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LETTER TO EDITOR
Year : 2006  |  Volume : 54  |  Issue : 4  |  Page : 289-290

Defective vision due to oligocone trichromacy in a young adult


Aravind Eye hospital and Postgraduate Institute of Ophthalmology, Madurai, Tamilnadu, India

Correspondence Address:
Vasumathy Vedantham
Aravind Eye hospital and Postgraduate Institute of Ophthalmology, Madurai, Tamilnadu
India
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Source of Support: None, Conflict of Interest: None


DOI: 10.4103/0301-4738.27968

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How to cite this article:
Vedantham V, Kanungo S. Defective vision due to oligocone trichromacy in a young adult. Indian J Ophthalmol 2006;54:289-90

How to cite this URL:
Vedantham V, Kanungo S. Defective vision due to oligocone trichromacy in a young adult. Indian J Ophthalmol [serial online] 2006 [cited 2020 Dec 5];54:289-90. Available from: https://www.ijo.in/text.asp?2006/54/4/289/27968

Dear Editor,

Cone dysfunction syndromes are hereditary conditions characterized by bilateral visual dysfunction, abnormal color vision, photophobia, central scotomata and abnormal photopic responses in full-field electroretinography (ERG).[1] We report a very rare type of cone dysfunction syndrome known as oligocone trichromacy characterized by normal color vision and abnormal photopic ERG.

A 26-year-old male patient presented to the retina-vitreous service of our tertiary eye care hospital with complaints of defective vision since infancy, with photophobia. Ocular examination revealed 20/80, N18 vision in both eyes with normal anterior segment. Fundus examination revealed normal maculae with a ring of retinal pigment epithelial atrophy starting from the peripapillary region and continuing along the arcades in both the eyes [Figure - 1], top right and left. There was posterior staphyloma in both eyes. ERG (UTAS 3000, LKC Technologies) showed normal scotopic and extinguished photopic responses in both the eyes [Figure - 1], bottom right and left. A provisional diagnosis of cone dystrophy was made in both the eyes. However, to our surprise, color vision as tested by Ishihara's pseudoisochromatic plates was normal in both the eyes. This was against the diagnosis of cone dystrophy. A diagnosis of oligocone trichromacy was made (Prof. Graham Holder, Director of Electrophysiology, Moorfields Eye Hospital, personal communication).The family members of the patient were not available for examination. The patient was referred to the low visual aids department for appropriate visual aids.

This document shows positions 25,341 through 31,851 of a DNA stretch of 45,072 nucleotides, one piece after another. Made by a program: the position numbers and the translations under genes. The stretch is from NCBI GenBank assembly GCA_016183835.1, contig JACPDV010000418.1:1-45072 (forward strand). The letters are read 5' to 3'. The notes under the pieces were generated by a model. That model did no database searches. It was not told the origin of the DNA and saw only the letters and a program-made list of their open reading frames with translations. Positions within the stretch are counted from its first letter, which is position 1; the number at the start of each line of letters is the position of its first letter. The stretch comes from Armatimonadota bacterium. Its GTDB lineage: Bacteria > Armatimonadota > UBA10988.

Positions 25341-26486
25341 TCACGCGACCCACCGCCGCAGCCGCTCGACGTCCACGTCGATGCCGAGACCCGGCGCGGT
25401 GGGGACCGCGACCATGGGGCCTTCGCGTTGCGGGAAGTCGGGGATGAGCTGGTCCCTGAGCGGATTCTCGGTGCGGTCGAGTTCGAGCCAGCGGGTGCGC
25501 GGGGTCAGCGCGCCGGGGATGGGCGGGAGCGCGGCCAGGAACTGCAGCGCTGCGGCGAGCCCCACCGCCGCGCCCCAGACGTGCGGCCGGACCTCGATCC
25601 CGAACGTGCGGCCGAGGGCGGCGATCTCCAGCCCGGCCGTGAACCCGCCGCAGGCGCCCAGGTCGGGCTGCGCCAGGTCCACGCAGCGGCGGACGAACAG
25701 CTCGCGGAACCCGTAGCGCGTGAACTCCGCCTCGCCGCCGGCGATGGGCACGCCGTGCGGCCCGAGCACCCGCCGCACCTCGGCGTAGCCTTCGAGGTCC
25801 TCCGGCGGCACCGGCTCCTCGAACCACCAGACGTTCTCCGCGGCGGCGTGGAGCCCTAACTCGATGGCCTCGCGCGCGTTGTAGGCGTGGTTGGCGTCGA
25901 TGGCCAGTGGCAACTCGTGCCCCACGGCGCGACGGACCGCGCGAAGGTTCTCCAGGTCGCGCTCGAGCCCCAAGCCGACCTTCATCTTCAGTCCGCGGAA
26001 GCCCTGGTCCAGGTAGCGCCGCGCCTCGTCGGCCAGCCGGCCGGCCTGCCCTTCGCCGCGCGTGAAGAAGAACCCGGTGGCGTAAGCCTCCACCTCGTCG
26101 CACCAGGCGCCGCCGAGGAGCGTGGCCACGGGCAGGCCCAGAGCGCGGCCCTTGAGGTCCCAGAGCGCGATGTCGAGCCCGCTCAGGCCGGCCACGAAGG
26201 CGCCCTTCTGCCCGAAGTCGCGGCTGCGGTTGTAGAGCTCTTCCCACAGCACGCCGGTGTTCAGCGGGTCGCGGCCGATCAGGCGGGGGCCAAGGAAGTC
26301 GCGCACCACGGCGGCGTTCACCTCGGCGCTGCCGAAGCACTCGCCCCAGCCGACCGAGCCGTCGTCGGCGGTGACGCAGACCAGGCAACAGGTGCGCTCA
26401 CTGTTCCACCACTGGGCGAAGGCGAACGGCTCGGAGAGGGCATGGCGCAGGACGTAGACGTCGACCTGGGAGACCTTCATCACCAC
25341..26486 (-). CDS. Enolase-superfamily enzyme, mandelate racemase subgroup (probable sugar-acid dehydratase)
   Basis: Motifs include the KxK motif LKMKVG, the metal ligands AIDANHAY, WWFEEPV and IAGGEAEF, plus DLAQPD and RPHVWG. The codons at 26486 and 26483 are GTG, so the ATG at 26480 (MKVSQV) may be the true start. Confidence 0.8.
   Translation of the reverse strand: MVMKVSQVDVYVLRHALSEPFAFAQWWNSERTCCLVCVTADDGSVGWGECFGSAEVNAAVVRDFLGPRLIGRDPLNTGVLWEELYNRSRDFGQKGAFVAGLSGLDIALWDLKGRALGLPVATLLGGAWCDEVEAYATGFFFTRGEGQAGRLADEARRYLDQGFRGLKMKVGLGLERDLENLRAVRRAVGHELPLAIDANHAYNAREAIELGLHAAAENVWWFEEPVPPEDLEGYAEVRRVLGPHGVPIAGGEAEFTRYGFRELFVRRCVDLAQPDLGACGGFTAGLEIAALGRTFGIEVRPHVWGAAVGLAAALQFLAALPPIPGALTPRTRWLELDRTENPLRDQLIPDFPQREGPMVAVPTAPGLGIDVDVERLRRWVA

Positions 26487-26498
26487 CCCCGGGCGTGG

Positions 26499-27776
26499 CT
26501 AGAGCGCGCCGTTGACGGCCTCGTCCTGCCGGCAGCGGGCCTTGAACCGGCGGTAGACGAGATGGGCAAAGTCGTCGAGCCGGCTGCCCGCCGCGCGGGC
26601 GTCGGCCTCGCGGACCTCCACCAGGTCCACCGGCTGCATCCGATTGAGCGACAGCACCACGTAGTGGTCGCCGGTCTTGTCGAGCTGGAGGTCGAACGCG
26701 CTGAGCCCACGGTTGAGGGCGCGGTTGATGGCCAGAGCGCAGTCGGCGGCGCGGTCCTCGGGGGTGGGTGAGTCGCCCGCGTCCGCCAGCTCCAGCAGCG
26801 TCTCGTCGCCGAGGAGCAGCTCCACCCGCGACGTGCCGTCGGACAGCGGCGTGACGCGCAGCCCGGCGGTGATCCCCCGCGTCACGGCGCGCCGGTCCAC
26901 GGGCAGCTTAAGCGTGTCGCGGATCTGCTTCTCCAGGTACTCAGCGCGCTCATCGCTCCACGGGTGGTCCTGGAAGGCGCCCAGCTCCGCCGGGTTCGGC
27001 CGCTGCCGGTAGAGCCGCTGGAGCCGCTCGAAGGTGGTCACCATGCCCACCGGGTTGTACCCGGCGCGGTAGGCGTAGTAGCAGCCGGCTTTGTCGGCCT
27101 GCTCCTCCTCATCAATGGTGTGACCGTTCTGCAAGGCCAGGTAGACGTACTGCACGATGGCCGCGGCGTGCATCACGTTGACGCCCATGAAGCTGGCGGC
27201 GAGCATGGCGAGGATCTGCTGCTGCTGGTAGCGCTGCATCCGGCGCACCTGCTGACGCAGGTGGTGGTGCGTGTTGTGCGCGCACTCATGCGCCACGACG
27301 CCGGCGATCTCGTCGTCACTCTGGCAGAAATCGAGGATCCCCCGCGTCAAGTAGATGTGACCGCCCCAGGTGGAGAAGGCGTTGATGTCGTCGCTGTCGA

Oligocone trichromacy is a rare cone dysfunction syndrome, first described by Van Lith.[2] These patients have reduced number of normal functioning cones (hence the term, oligocone), which is corroborated by normal color vision but extinguished photopic ERG.[3] It appears to be a form of stationary cone dysfunction with trichromacy. It is similar to cone dystrophy except for absence of bull's eye maculopathy and normal color vision. The mode of inheritance is said to be autosomal recessive but there is a lot of genetic heterogeneity.[3] It might result due to mutations within the genes currently identified in achromatopsia.[3] It is characterized by reduced visual acuity, photophobia, normal fundus, preservation of color vision and abnormal photopic ERG, all of which were seen in our patient as well except for a complete normal fundus. We are reporting this case in order to highlight this very rare disorder as a cause of central visual dysfunction with normal color vision.


  Acknowledgment Top


The authors would like to acknowledge the expert guidance of Prof. Graham Holder, Director of Electrophysiology, Moorfields Eye Hospital, in diagnosing this case.



 
  References Top

1.
Michaelides M, Hunt DM, Moore AT. The cone dysfunction syndromes. Br J Ophthalmol 2004;88:291-7.  Back to cited text no. 1
    
2.
van Lith GH. General cone dysfunction without achromatopsia. In : Pearlman JT, editors. 10th ISCERG Symposium: Doc Ophthalmol Proc Ser; 1973. p. 175-80.  Back to cited text no. 2
    
3.
Michaelides M, Holder GE, Bradshaw K, Hunt DM, Mollon JD, Moore AT. Oligocone trichromacy: A rare and unusual cone dysfunction syndrome. Br J Ophthalmol 2004;88:497-500.  Back to cited text no. 3
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